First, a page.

There are a couple of variations on this theme that all work roughly the same way. Let’s take a closer look.
The Moving Base
In this instance, the Home Base has an extraordinary capability that other Home Bases lack. It can move from place to place. Whether it’s a mighty air vehicle, or a seaborn city like a modern aircraft carrier, or something more amazing (like a castle that plane hops) these Home Bases allow characters to take their creature comforts with them when they go adventuring. The downside of a resource like this is that it’s a rich prize for others, and characters have to work hard to protect their mobile home.
The Hidden Base
This version of Home Base has two caveats with it. The Base itself is hidden from casual observation by a variety of methods ranging from careful construction to magical obfuscation. This base is either hidden far from the civilized world and serves as a hidden refuge in the wild or It’s a hidden base inside a hostile environment. Like a hidden nest of rebels inside a larger hostile city, these hidden bases are often in plain sight, but are tightly secured to prevent the people living inside from being captured or killed by the people looking to do so.
The Destroyed Base
This version of Home Base is a tricky one. Through powerful forces or energy, the characters have had their home base either destroyed or taken away from them. This plot begs two important questions. Can the Base be recovered, and can the party who destroyed it be punished for their crime? This can tell a powerful story, especially if you work in the Vendetta plot we discussed last week.
Home Base is an important conceit in the Fantasy RPG genre. Everyone has a place they eventually venture to in the search for information, wealth and greater resources. These places are magnets for adventurers and other people looking to hire them. Because of this, there are usually powerful forces invested in making sure that at least some of these places are reasonably safe, and eventually your characters can grow into that role. There’s a similarly important concept for adventurers, which we’re going to call Patrons, but there is another important support network for characters. We’ll cover both of those ideas in coming weeks.
I hope this gives all of you some insights and ideas on incorporating this style of a Plot Element into your game without it becoming a burden to your fun. If you’d like to see more of these, or have a question about a specific plot element that you’d like to know more about, drop me a line on twitter, which you should be able to see over there on the right side of the screen. Game On,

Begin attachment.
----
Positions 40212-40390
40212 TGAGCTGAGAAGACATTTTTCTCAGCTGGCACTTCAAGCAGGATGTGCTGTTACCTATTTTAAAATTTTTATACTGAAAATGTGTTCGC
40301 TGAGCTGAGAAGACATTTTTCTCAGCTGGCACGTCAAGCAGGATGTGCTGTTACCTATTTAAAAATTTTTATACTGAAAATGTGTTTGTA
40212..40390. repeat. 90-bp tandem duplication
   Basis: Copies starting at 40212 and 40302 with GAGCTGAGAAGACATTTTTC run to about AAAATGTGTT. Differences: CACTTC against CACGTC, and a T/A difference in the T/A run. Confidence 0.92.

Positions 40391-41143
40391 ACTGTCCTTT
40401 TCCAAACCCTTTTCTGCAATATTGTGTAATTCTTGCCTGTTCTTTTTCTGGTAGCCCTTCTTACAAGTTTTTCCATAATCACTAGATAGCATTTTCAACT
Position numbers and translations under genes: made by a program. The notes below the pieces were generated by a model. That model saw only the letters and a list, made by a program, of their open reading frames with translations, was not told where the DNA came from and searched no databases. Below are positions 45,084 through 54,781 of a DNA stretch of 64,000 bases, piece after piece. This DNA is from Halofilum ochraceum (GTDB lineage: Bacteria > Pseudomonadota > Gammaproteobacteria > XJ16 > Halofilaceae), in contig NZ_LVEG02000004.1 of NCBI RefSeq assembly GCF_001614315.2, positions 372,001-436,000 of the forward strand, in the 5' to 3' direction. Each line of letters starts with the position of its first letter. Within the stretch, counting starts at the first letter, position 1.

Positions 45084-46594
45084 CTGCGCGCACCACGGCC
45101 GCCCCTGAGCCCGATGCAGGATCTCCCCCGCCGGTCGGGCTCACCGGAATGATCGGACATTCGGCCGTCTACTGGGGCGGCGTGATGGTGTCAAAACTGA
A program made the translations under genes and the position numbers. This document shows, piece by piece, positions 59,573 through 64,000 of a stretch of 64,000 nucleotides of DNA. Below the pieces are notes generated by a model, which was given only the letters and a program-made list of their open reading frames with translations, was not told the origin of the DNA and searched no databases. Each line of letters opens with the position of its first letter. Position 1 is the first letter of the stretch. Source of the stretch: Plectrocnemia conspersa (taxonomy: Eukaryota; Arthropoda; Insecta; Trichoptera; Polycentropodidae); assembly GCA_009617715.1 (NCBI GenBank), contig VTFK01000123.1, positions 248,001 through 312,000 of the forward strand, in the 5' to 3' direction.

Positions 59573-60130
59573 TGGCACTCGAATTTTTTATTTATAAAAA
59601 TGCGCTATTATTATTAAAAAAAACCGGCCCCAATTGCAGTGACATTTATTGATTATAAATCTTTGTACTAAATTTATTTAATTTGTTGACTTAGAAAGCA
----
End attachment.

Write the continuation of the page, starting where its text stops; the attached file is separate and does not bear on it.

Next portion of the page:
Almost. Like i said above, i’m going to give you a campaign seed for using a version of this plot trap in a hopefully not crazy way.
Campaign Seed: The Blackstone Citadel
This campaign seed focuses on the ancient Black Granite and Marble fortress known as the Blackstone Citadel. Occupied by allied clans of Dwarves and Humans, The Blackstone Citadel is a bulwark in the north against hostile tribes of goblins, orcs and things far worse. However, the Citadel is a shadow of what it was, and something must be done to restore the bastion to its former glory.
Part 1: The Ancient Mines
The characters are asked by the elders of the fortress to investigate long sealed mines in search of ores and potential resources. These are deep beneath the Citadel, and were originally closed because of threats tunneling up into the Citadel from below. The characters quickly realize that something has opened these ancient tunnels and must race to figure out what’s going on before the citadel falls.
Part 2: Alliances Renewed
After their success in handling the crisis in the Mines, the characters are given greater access to places within the Citadel and are eventually tasked with a serious quest by the Elders. The Wyrwood has long housed Fey and Elven Nobles who at one time were allied with the guardians of the Blackstone Citadel. These pacts have faded with time, and the Elders have tasked the characters with visiting these ancient allies and resealing those ancient pacts of friendship. Something dark and terrible is moving against them, something that would prefer these ancient friends remain strained friends at best, or bitter enemies if possible.
Part 3: A Call to Battle
The tiny communities that lay outside the Blackstone Citadel have come under attack by hordes of orcs and barbarian raiders. They call to the Citadel for aid, and the strain on the Citadel’s resources is weighed heavy against the manpower that would be lost chasing down these raiders. Can the characters convince the Elders to send them to battle and renew even more alliances and strengthen the Citadel. The dark forces that have been hounding them finally reveal themselves and the characters are in for the fight of their life as terrible enemies emerge into the world.
Part 4: The Citadel Stands!
The Evil powers that have driven the orcs and raiders forward drives them like a clenched fist at the Citadel. The Characters must seek out the source of the ancient evil and destroy it, shattering its connection to the world while the Citadel and its allies hold out against a siege of legendary proportions. Can the characters defeat the Watcher in the Dark in time, or will the Citadel fall?
And that’s our 30 minute campaign seed. See you guys next time.